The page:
• How Do You Spell Superfan? A-R-T!

    Betty and Art Dorst smilingBy Kristine Metzger

    You just couldn't miss Art. Whether at a Warriors football or basketball game, he was the consummate fan, deftly serving as both coach and fan from his seat in the bleachers. Art, himself a former minor league baseball player and later a coach at Garden Homes Lutheran School, knew all too well the teamwork needed to have a successful game.

    I first met Art in 2004. During our visit he informed me that he had decided to give a special gift to WLC - an insurance policy he no longer needed. He simply changed the beneficiary designation on the policy to "Wisconsin Lutheran College"; it would be payable upon death directly to WLC.

    This planned gift enabled Art to become a member of the Ella Post Legacy Society (which holds several donor dinners throughout the year). Through a mutual friend, Art, a widower, met and invited Betty to attend one of the Ella Post dinner events. Six months later, the two 85-year-olds were married.

    The Lord called Art home on September 1, 2010. Art's thoughtful gift of the insurance policy was used toward the current construction of the Outdoor Athletic Center at Warrior Fields, a project of which I'm sure he would have approved.

    Art knew the value of teamwork to make things happen. His gift of the insurance policy is part of a team effort (which includes current and former athletes, parents, and fans) to construct the Outdoor Athletic Center. Art is no longer here to support the Warriors, but if you visit the new locker room in the Athletic Center, you will see a locker with his name on it. Thank you, Art.

    If you'd like to learn more about making a gift of an insurance policy to WLC or donating to the new Outdoor Athletic Center, please contact Richard Mannisto '94 at 414.443.8788 or richard.mannisto@wlc.edu">email him.

A charitable bequest is one or two sentences in your will or living trust that leave to Wisconsin Lutheran College a specific item, an amount of money, a gift contingent upon certain events or a percentage of your estate.

an individual or organization designated to receive benefits or funds under a will or other contract, such as an insurance policy, trust or retirement plan

"I give to Wisconsin Lutheran College, a nonprofit corporation currently located at 8800 W. Bluemound Road, Milwaukee, WI 53226, or its successor thereto, ______________* [written amount or percentage of the estate or description of property] for its unrestricted use and purpose."

able to be changed or cancelled

A revocable living trust is set up during your lifetime and can be revoked at any time before death. They allow assets held in the trust to pass directly to beneficiaries without probate court proceedings and can also reduce federal estate taxes.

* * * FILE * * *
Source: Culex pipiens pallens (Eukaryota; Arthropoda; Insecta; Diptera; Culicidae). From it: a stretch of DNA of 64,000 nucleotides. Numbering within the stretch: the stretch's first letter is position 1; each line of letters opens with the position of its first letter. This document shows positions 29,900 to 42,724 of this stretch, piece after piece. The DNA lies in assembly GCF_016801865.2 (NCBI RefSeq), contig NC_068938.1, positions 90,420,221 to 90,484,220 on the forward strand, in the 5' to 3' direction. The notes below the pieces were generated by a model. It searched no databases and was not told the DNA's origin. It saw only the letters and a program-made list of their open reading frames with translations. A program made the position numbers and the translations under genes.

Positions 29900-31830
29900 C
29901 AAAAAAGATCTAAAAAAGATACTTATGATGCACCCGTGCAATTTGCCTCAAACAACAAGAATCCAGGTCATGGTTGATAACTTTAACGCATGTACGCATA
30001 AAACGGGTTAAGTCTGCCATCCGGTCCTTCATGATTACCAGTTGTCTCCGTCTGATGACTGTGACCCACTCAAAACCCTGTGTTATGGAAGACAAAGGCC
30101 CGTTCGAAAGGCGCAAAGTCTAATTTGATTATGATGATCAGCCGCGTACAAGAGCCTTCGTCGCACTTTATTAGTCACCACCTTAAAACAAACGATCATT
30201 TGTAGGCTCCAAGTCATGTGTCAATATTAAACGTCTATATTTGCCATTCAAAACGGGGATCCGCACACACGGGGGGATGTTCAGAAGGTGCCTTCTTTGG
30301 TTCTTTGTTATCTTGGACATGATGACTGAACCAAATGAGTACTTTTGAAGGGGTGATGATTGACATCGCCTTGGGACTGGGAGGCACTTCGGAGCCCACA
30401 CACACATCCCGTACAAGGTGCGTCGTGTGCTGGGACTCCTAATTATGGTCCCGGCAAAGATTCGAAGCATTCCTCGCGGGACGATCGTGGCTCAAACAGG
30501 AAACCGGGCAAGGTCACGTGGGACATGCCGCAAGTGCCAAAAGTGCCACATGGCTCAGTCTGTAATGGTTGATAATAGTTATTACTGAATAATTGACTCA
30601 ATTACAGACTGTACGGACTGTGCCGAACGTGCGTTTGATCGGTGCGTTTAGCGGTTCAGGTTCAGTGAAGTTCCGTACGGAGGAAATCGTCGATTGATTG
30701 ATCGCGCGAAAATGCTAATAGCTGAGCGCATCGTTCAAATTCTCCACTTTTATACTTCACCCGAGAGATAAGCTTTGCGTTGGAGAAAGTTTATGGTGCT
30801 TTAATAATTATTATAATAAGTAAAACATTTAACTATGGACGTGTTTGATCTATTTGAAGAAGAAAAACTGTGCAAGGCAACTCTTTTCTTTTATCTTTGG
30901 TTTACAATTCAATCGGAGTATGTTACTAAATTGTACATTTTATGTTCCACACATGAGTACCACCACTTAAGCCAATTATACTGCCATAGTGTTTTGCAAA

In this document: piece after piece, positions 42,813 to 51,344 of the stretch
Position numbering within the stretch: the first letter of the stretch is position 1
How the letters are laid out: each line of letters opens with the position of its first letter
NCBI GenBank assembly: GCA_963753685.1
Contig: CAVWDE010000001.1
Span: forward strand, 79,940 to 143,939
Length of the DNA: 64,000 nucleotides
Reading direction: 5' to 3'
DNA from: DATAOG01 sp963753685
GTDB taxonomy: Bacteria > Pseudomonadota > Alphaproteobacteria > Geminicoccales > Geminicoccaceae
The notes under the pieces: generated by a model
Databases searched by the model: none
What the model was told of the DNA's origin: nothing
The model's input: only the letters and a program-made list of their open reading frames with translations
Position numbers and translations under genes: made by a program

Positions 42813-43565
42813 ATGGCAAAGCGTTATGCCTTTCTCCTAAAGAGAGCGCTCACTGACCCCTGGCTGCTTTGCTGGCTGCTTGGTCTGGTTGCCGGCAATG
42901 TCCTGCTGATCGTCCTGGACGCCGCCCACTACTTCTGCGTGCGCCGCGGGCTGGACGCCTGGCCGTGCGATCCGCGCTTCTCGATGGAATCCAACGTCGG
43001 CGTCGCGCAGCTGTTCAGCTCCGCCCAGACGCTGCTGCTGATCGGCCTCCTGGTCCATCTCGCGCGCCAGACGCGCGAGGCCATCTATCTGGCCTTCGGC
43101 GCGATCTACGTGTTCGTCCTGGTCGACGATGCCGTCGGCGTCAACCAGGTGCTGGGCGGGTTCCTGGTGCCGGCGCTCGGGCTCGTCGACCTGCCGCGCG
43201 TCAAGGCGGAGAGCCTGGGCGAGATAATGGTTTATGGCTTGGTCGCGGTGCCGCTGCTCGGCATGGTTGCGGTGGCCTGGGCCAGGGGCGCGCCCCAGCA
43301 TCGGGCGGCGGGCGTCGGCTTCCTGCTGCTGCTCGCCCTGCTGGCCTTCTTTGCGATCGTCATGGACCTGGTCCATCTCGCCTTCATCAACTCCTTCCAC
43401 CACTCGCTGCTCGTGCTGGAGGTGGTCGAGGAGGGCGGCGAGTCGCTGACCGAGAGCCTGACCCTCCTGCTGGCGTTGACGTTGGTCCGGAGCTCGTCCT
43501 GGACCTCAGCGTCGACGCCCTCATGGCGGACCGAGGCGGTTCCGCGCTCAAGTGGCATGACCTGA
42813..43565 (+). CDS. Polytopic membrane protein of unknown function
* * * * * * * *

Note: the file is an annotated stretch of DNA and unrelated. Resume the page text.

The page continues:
cannot be changed or cancelled

tax on gifts generally paid by the person making the gift rather than the recipient

the original value of an asset, such as stock, before its appreciation or depreciation

the growth in value of an asset like stock or real estate since the original purchase

the price a willing buyer and willing seller can agree on

The person receiving the gift annuity payments.

the part of an estate left after debts, taxes and specific bequests have been paid

a written and properly witnessed legal change to a will

the person named in a will to manage the estate, collect the property, pay any debt, and distribute property according to the will

A donor advised fund is an account that you set up but which is managed by a nonprofit organization. You contribute to the account, which grows tax-free. You can recommend how much (and how often) you want to distribute money from that fund to WLC or other charities. You cannot direct the gifts.

An endowed gift can create a new endowment or add to an existing endowment. The principal of the endowment is invested and a portion of the principal’s earnings are used each year to support our mission.

Tax on the growth in value of an asset—such as real estate or stock—since its original purchase.

Securities, real estate or any other property having a fair market value greater than its original purchase price.

Real estate can be a personal residence, vacation home, timeshare property, farm, commercial property or undeveloped land.

A charitable remainder trust provides you or other named individuals income each year for life or a period not exceeding 20 years from assets you give to the trust you create.

You give assets to a trust that pays our organization set payments for a number of years, which you choose. The longer the length of time, the better the gift tax savings to you. When the term is up, the remaining trust assets go to you, your family or other beneficiaries you select. This is an excellent way to transfer property to family members at a minimal cost.

You fund this type of trust with cash or appreciated assets—and receive an immediate federal income tax charitable deduction. You can also make additional gifts; each one also qualifies for a tax deduction. The trust pays you, each year, a variable amount based on a fixed percentage of the fair market value of the trust assets. When the trust terminates, the remaining principal goes to WLC as a lump sum.

You fund this trust with cash or appreciated assets—and receive an immediate federal income tax charitable deduction. Each year the trust pays you or another named individual the same dollar amount you choose at the start. When the trust terminates, the remaining principal goes to WLC as a lump sum.

A beneficiary designation clearly identifies how specific assets will be distributed after your death.

A charitable gift annuity involves a simple contract between you and WLC where you agree to make a gift to WLC and we, in return, agree to pay you (and someone else, if you choose) a fixed amount each year for the rest of your life.

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